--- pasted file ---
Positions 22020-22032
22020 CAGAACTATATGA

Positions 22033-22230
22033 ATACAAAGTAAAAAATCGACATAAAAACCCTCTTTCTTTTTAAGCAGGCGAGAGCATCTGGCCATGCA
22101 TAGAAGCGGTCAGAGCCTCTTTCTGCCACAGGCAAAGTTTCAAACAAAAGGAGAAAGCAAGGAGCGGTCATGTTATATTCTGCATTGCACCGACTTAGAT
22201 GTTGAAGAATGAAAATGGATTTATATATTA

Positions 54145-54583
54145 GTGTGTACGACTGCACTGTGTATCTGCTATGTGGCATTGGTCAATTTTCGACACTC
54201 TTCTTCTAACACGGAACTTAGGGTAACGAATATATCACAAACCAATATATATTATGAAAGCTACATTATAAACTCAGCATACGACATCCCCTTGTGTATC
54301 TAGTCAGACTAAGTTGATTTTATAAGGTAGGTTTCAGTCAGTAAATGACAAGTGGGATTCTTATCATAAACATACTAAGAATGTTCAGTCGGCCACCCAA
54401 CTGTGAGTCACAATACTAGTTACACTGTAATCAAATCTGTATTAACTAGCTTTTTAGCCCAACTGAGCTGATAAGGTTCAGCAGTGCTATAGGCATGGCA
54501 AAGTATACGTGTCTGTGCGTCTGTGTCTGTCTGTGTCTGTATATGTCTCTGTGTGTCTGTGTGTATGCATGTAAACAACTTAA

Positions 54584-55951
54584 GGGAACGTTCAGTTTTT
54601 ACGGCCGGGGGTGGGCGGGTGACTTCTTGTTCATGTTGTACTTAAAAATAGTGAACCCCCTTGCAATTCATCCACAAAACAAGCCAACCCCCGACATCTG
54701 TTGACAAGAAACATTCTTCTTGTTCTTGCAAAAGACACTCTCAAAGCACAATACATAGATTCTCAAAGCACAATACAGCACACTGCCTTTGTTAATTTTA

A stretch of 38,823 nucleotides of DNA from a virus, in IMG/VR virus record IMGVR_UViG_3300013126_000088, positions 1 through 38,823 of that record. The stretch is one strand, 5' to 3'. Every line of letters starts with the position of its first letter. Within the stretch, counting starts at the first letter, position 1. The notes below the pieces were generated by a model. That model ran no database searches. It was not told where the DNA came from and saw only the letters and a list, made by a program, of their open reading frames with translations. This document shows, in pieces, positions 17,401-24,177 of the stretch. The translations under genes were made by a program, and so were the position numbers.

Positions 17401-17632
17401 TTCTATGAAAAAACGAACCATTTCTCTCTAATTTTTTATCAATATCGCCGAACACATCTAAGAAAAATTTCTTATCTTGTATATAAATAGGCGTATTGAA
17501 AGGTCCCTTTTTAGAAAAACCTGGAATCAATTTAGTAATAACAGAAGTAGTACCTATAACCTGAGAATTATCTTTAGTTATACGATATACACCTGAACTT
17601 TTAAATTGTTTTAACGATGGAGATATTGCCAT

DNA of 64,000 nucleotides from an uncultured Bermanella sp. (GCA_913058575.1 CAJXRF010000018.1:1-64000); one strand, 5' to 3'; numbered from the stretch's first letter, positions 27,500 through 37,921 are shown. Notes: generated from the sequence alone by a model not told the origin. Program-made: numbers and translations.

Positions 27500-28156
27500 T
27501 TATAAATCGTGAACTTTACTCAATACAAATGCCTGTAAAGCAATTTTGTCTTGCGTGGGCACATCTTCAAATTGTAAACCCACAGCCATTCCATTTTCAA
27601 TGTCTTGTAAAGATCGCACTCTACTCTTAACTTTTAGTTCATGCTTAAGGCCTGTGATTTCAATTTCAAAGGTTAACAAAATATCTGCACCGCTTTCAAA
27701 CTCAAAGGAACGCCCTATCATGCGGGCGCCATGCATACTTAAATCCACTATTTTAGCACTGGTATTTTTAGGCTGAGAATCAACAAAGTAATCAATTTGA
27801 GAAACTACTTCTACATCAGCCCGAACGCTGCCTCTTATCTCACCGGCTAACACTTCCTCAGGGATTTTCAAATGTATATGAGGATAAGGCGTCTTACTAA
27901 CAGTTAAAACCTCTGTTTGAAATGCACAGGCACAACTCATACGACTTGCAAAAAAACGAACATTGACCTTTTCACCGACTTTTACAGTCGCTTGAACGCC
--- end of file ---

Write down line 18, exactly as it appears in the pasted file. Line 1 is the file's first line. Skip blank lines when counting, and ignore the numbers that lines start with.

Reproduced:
Positions 17401-17632